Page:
Figure 1. Shivers monument. Woodlands Cemetery, Philadelphia, PA. Photo: author.

The 1850 Thomas Shivers monument in Woodlands Cemetery in Philadelphia, Pennsylvania, offers a good example of mid-nineteenth century Gothic revival architecture. While there were many styles available to monument builders, the Gothic appealed to those who sought to emphasize a specifically Christian look as opposed to styles derived from Egyptian, Classical, or Islamic revivals.

Marble, in its last decades of predominance before granite began to systematically replace it, has been employed in the upper parts of the monument; unfortunately, it is of a type that has been attacked severely by the elements. My work here is to get the inscriptions down before they become illegible.

Figure 2. Shivers monument, detail of inscription. Woodlands Cemetery, Philadelphia, PA. Photo: author.

A TRIBUTE OF AFFECTION
TO A BELOVED HUSBAND
THOMAS SHIVERS.
BORN IN SOUTH CAROLINA
NOV. XVI MDCCLXX,
DIED IN PHILADELPHIA
JUNE VIII MDCCCL.
A VOICE FROM HEAVEN WHISPERS
DRY THY TEARS; THE PURE IN HEART
SHALL MEET AGAIN.

The verses at the bottom are from the Reunion in Heaven of abolitionist William Leggett (1801-39). The poem was published posthumously in the 19 May 1841 edition of Signal of Liberty, an anti-slavery paper published in Ann Arbor, Michigan (figure 3).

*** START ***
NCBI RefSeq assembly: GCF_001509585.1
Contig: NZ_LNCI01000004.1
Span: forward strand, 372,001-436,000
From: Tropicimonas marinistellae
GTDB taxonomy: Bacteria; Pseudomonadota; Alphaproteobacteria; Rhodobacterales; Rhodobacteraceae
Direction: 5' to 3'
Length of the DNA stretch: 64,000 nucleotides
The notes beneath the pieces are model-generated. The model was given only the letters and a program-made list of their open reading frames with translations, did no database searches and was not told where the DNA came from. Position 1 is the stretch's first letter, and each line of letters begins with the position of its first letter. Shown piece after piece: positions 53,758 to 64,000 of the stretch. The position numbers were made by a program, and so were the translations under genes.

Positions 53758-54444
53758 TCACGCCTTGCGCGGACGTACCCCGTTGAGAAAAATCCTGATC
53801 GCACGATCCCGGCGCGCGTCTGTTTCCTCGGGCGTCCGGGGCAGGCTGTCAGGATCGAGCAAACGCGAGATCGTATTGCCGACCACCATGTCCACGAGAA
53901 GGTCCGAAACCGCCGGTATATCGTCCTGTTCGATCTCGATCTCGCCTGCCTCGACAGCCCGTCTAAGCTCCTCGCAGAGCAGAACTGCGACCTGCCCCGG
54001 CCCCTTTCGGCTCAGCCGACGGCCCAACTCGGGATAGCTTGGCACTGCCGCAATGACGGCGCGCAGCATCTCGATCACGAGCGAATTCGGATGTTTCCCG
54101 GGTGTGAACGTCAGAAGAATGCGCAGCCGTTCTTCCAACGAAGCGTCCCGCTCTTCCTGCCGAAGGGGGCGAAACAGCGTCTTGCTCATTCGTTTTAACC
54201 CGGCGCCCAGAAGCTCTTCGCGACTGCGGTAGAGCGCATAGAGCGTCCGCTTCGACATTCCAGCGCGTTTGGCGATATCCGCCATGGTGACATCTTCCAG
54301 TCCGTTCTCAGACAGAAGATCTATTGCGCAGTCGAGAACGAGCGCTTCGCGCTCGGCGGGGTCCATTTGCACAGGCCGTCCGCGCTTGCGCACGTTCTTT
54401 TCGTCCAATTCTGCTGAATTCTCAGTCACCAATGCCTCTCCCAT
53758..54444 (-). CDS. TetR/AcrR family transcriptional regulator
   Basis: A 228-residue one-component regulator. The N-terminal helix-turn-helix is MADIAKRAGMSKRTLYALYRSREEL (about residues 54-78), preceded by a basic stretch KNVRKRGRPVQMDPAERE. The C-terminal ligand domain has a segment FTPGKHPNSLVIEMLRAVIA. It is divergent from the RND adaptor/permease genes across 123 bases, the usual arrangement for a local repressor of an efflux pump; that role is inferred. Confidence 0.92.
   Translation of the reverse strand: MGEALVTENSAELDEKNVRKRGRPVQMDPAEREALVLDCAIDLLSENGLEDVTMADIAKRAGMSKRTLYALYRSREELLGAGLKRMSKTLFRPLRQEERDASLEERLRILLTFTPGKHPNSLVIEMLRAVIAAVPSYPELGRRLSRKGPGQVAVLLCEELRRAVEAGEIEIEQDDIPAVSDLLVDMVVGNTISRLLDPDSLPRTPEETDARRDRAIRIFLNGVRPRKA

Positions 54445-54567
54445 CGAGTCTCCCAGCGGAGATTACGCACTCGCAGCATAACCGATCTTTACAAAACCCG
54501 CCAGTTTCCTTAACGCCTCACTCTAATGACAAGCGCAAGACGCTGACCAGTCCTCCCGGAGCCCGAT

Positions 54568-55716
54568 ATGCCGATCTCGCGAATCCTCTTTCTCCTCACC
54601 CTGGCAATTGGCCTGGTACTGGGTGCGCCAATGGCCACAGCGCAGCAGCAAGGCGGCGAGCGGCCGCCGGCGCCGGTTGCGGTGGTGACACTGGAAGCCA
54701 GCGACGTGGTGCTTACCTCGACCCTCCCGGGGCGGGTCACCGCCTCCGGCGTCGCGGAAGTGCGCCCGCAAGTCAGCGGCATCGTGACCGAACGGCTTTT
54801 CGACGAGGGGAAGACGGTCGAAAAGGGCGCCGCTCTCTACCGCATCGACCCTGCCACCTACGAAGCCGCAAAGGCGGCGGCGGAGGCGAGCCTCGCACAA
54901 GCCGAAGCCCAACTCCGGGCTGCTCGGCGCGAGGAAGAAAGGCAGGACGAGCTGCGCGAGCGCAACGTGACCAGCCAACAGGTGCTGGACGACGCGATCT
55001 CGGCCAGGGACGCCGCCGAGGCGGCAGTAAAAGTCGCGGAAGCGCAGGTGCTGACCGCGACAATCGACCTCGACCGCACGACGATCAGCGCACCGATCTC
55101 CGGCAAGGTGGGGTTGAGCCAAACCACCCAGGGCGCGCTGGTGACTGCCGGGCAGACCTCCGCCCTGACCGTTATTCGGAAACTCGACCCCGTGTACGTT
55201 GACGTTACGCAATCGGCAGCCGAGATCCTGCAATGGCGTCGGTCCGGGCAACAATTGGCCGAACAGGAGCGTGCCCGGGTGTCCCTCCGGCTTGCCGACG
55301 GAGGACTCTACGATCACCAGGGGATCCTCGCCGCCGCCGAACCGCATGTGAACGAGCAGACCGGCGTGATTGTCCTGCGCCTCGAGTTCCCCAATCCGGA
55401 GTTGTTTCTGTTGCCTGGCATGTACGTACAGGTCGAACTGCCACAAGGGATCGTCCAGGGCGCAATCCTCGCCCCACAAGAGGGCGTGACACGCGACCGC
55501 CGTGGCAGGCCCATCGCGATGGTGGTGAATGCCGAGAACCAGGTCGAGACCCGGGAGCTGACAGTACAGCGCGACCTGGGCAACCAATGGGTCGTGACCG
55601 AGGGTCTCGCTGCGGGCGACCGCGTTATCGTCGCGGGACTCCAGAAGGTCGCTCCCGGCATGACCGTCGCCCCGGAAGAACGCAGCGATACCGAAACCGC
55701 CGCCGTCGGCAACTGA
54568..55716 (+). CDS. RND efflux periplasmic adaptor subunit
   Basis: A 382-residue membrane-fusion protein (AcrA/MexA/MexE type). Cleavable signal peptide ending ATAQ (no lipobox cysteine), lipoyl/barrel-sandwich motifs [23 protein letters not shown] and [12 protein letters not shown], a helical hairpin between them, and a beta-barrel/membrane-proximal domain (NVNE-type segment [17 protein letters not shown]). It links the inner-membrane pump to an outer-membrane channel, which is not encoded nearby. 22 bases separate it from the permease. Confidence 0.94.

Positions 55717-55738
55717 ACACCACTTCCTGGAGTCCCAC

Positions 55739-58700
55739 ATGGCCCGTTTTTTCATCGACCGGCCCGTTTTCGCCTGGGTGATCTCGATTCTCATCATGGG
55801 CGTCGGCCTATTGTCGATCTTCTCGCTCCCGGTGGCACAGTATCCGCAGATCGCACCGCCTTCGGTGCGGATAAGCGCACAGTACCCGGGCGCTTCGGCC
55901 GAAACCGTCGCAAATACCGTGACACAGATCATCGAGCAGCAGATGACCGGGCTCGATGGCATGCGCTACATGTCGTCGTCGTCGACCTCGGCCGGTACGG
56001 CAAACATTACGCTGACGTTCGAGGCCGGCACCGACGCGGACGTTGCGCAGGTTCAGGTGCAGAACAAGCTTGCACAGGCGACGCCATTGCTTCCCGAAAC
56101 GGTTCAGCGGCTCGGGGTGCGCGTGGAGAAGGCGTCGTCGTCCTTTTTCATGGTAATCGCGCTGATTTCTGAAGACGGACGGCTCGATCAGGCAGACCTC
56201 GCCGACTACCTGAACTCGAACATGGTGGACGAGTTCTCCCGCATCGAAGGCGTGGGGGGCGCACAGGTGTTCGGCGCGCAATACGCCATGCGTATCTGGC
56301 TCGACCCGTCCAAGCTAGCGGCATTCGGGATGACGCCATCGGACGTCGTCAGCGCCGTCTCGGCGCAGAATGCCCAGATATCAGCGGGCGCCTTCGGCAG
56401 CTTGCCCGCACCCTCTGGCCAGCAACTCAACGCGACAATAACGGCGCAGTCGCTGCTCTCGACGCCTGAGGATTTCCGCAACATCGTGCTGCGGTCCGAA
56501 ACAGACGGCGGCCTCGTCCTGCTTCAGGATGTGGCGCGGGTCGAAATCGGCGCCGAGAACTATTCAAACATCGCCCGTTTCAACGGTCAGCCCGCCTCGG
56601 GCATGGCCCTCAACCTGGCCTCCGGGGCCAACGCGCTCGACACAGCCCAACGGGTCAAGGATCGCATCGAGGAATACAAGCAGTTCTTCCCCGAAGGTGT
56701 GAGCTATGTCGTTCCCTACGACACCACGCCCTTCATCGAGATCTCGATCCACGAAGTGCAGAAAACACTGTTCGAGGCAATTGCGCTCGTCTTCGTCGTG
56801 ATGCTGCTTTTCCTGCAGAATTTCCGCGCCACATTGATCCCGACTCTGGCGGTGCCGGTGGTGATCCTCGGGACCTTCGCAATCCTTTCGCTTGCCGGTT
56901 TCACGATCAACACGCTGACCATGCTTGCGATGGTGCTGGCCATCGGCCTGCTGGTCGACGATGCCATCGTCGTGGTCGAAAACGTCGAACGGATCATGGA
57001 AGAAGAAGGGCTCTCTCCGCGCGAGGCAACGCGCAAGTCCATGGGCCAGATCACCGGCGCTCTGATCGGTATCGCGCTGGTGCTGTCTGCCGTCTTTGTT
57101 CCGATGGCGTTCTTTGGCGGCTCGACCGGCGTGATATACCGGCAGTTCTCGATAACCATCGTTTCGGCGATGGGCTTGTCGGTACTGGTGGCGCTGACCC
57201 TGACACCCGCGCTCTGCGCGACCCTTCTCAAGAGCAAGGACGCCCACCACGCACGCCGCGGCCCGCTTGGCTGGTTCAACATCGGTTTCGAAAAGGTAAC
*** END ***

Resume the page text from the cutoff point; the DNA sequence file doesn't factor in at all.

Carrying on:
Figure 3. William Leggett, Reunion in Heaven. Signal of Liberty, 19 May 1841. Public domain. Image by Ann Arbor District Library.

If the poem was published elsewhere, I’ve not yet found it; but I doubt that Philadelphia burghers took the Signal of Liberty. How, then, did these verses end up on Shivers’ monument? From the poem? Educated people did in fact read poetry and commit it to memory then; even my grandmother, who was born in the wilds of North Dakota half a century after Shivers died, had much nineteenth-century poetry in her head (especially Tennyson). The subject matter of the poem was much on the mind of the mid-Victorians, as Drew Gilpin Faust shows in another context in This Republic of Suffering; we might well imagine the poem being snipped out of a paper and saved.

But I think it more likely that Shivers’ commemorator took the verses already excerpted from one of the numerous pamphlets published by undertakers with suitable verse for tombstones. As I have written elsewhere, just because an epigram is a cliché doesn’t mean it wasn’t heartfelt.

Published by gsb03632

A college professor living in Scranton, PA

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